The internet is a wonderful and crazy thing, and I almost can’t remember what life was like without it.
(seriously? I used to use a phone book??)
I could list a whole lot of positive things about the internet, but since you all are using it to read this blog, I know you already have a least a casual relationship with the web.
So. Let’s just save time and say that there are a lot of fabulous things about the internets.
One major downside to the internet, though, is the way it allows us to easily see people who excel in any number of areas. There are great cooks, creative and fun moms, really fit people, skilled gardeners, style mavens, and home decorators extraordinare.
And we haven’t even talked about people who can seem to DIY any project, create beautiful art, or keep a home perfectly organized and clean.
That familiar enemy, comparison, tends to sneak in the back door of my brain when I see all of this, and then I start to feel awfully inadequate.
My house is never perfectly clean, I’m not an athlete, I don’t dress to the nines every day, I’ve never built a piece of furniture, and I’m really quite a terrible gardener/landscaper.
This train of thought was all brought about as I photographed one of the few things I grow well (my purple hyacinths). They’re incredibly low-maintenance, which is the only reason they’re thriving.
I think it would be great if I was able to maintain a neatly manicured and landscaped yard with a thriving vegetable garden, but I just don’t have the time and/or motivation.
I was feeling some level of guilt about that, and then I remembered something:
I don’t have to be good at everything.
And to go along with that:
No one is good at everything.
We all have a finite number of hours in our days, and we all make different choices about how we’ll spend those hours.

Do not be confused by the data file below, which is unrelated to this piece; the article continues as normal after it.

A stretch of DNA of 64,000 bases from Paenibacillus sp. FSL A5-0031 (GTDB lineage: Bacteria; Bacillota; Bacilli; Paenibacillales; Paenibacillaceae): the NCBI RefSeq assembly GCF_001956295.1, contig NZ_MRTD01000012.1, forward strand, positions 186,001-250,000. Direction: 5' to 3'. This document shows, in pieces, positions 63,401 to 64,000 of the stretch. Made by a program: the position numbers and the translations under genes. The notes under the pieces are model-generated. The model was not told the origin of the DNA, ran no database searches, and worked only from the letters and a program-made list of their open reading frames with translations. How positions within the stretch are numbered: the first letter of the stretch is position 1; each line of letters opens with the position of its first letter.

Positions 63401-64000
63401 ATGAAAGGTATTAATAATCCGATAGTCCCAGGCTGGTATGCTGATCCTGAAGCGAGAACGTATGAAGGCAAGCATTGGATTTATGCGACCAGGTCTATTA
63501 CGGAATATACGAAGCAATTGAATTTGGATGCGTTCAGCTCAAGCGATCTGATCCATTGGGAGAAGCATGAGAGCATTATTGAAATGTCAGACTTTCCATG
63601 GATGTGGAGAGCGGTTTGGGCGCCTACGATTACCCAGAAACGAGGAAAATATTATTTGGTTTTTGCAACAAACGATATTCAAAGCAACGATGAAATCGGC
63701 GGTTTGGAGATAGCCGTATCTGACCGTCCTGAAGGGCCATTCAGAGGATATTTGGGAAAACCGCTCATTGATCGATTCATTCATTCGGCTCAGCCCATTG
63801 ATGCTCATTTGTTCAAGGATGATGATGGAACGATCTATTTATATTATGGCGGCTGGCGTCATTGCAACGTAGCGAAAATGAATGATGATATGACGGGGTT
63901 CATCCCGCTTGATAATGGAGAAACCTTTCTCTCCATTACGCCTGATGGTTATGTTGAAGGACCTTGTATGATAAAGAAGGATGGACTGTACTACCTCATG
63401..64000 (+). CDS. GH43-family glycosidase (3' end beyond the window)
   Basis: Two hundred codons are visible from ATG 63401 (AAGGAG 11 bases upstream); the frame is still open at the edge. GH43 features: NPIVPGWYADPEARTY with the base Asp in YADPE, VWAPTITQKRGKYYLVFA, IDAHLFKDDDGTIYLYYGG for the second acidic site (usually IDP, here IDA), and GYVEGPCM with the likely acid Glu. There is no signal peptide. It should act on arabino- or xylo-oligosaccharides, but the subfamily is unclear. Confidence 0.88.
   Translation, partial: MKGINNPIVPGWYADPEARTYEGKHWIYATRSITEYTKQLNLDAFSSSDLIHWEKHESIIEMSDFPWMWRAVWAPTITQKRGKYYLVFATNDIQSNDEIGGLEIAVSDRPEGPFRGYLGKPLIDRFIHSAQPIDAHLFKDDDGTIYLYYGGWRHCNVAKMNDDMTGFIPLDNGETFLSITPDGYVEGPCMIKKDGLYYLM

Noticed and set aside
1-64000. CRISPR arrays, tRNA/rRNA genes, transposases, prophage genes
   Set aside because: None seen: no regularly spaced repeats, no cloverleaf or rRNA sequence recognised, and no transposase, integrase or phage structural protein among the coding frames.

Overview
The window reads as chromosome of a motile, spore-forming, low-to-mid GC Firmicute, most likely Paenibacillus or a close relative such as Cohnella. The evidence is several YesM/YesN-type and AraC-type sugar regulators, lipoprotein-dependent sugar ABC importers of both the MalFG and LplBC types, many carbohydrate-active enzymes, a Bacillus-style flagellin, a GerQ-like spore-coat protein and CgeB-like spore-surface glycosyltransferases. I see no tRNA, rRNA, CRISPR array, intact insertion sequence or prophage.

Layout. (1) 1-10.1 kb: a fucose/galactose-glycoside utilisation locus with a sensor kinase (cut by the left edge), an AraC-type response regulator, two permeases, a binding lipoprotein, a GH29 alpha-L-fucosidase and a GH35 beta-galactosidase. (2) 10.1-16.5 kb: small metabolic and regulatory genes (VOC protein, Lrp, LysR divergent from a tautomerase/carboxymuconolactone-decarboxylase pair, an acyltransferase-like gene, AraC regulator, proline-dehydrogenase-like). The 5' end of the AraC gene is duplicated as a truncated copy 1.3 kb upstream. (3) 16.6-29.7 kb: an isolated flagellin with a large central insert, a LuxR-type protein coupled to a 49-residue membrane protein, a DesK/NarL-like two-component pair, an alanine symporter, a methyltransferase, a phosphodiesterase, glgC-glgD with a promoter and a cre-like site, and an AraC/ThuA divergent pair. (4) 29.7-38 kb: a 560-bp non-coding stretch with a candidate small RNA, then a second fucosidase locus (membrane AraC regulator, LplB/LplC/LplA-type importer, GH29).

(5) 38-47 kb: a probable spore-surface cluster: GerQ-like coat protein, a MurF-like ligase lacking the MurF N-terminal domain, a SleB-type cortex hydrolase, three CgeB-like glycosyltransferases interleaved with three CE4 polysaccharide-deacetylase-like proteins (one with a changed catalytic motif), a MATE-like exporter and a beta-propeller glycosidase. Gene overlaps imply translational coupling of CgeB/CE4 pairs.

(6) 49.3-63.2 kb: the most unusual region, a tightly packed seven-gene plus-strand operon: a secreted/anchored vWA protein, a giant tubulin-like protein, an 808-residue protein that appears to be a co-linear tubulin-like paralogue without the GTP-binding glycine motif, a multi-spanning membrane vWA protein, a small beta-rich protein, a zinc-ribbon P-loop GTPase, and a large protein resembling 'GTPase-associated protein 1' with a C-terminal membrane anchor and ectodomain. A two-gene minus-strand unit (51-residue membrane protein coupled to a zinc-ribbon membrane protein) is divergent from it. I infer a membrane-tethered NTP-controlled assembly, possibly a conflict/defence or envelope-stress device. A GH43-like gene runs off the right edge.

All of those skilled people I see on the internet?
They’re not good at everything either! It’s just that they post about the things they are good at, and that’s mostly all we see (a style maven who can’t cook her way out of a paper bag isn’t going to share that, probably.)
So, there we are, sitting at our computer screens, looking at the best features of everyone on the web, and feeling inadequate because we can’t somehow manage to simultaneously possess all the best features/habits/skills of all the experts.
It’s pretty silly when you actually sit down and think about it.
The problem is that this comparison thing and the unrealistic expectations we place on ourselves are really insidious…these thoughts just creep up on us.
If you’re struggling with this, join me in reminding yourself that it’s ok…you don’t have to be good at everything.
(P.S. the first: If you’re terrible at gardening, you should know that purple hyacinths, marigolds, and mint seem to be nearly impossible to kill. They all happily live at my house with very little care.
(P.S. the second: If the comparison problem is making you feel like giving up on everything, you might want to read It Doesn’t Have to be Perfect to Bless Other People, another post I wrote about the comparison difficulties the internet brings about.)